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United States District Court, Southern District of New York

January 8, 1991


The opinion of the court was delivered by: Sweet, District Judge.


Plaintiffs Trustees of the Retirement Fund of the Fur Manufacturing Industry (the "Fund") have moved for summary judgment on remand from the Court of Appeals. Defendants Grace Capital, Inc. ("Grace Capital") and H. David Grace ("Grace") oppose the motion, asserting that there are material facts in dispute concerning the proper measure of the Trustees' damages. For the following reasons, the motion is granted.

Prior Proceedings

  The parties, facts, and prior proceedings are all described
in detail in the earlier opinions of this court, Dardaganis v.
Grace Capital, Inc., 664 F. Supp. 105 (S.D.N.Y. 1987)
(Dardaganis I); Dardaganis v. Grace Capital, Inc., 684 F. Supp. 1196
 (S.D.N.Y. 1988) (Dardaganis II), and the Court of Appeals,
Dardaganis v. Grace Capital, Inc., 889 F.2d 1237 (2d Cir. 1989)
(Dardaganis III), familiarity with which is assumed. The facts
will be repeated here only as they are pertinent to the present

The Fund is a multiemployer pension plan which provides pension benefits to several thousand current or former employees in the fur garment industry. Grace Capital was employed to manage Fund's investments from August 1981 until October 1984. Grace was the chief executive officer of Grace Capital.

On August 7, 1985 the Fund sued Grace Capital and Grace personally for misinvestment of the Fund's assets. In June 1987, the Fund was awarded partial summary judgment on the issue of liability, with the amount of its damages left open. Dardaganis I.

On December 29, 1987, the Fund moved for summary judgment on the damages issue. Each party submitted experts' affidavits on the proper calculation of damages. Nancy R. Wagner ("Wagner"), the Fund's expert, used a method that relied on periodic reports produced by Grace which summarized the activity in the Fund's accounts ("the Reports"). Wagner conceded that the use of the Reports rather than more detailed day-by-day or transaction-by-transaction data required certain assumptions which were likely to lead to some inaccuracy in her calculations, but stated that she had used the Reports because they "are the only data available to the [Fund] from which damages can be calculated." September 25, 1987 Affidavit of Nancy R. Wagner ¶ 7. The Fund also asserted, as part of its statement of undisputed material facts, that "these reports are the only source available to the [Fund] for calculating damages."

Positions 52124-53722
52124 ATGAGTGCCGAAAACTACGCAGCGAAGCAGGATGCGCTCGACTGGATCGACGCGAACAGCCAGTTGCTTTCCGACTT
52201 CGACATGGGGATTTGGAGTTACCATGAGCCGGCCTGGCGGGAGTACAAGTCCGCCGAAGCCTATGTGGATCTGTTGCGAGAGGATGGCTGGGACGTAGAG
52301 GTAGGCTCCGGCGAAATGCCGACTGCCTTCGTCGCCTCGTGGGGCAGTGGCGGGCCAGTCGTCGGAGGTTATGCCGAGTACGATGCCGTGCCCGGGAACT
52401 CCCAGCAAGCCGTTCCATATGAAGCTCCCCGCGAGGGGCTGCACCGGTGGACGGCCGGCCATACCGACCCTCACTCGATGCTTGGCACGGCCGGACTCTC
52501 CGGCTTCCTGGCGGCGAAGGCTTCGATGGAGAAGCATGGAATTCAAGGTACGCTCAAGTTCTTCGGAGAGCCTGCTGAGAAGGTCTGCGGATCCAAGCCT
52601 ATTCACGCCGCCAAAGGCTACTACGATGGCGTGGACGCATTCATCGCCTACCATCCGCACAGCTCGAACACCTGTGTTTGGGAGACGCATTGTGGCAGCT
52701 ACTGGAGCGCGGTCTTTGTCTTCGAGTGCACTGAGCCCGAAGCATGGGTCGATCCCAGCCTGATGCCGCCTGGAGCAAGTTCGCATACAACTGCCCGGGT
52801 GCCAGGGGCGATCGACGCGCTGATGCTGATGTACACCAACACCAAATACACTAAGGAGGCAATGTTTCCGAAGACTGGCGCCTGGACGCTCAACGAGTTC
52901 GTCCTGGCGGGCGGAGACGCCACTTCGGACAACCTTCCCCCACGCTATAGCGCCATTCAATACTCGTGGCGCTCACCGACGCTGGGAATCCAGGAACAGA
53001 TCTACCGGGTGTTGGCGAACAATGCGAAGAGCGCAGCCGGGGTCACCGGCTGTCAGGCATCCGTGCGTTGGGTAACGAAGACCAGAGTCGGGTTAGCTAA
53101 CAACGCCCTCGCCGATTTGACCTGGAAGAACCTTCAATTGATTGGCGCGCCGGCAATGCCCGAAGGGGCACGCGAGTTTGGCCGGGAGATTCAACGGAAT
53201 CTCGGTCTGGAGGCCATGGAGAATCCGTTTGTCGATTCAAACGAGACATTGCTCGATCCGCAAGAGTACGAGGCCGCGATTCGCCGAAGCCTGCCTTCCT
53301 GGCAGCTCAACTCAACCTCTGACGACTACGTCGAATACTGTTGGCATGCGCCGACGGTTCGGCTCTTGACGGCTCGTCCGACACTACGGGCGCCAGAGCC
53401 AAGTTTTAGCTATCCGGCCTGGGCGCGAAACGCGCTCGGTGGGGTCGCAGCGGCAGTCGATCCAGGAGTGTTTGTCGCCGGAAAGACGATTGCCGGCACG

Wagner initially calculated that the damages were $1,015,944 as of October 31, 1984, and that interest accrued through August 31, 1987 and other adjustments resulted in a figure of $1,427,331.*fn1 She later adjusted this figure slightly and calculated that as of February 29, 1988 the total amounted to $1,503,182.

Philip C. Loomis ("Loomis"), Grace's expert, while disagreeing with a number of Wagner's assumptions, expressly stated that "[m]y methodology does not differ in material respects from that employed by Ms. Wagner." January 22, 1988 Affidavit of Philip C. Loomis ¶ 14. He initially calculated the Fund's damages as of at $85,657, and subsequently modified that amount to $54,059 — less than six percent of the base amount ($1,015,944) calculated by Wagner. Loomis also disagreed with Wagner's interest calculations. Grace never disputed the Fund's statement that the Reports were the only data available from which damages could be calculated.

The Fund's motion was granted on April 14, 1988 with damages awarded in the amount of $1,015,944 plus interest, calculated using Wagner's method, from October 31, 1984 to the date of judgment. Dardaganis II.

Grace then sought reconsideration of this decision, which was denied in a memorandum opinion dated May 19, 1988. Judgment was entered on May 24, 1988 awarding the Fund damages in the amount of $1,530,610. Grace next moved to alter or amend the judgment, objecting to the amount of interest awarded for the period after October 31, 1984. On July 26, in another memorandum opinion, the motion was granted to the extent that Wagner's method of calculating interest was explicitly adopted for the period from October 31, 1984 through May 31, 1988 (yielding a figure of $1,473,312) with simple interest of 9% accruing thereafter to the date of judgment. An amended judgment was issued on September 6 awarding the Fund $1,507,174.20.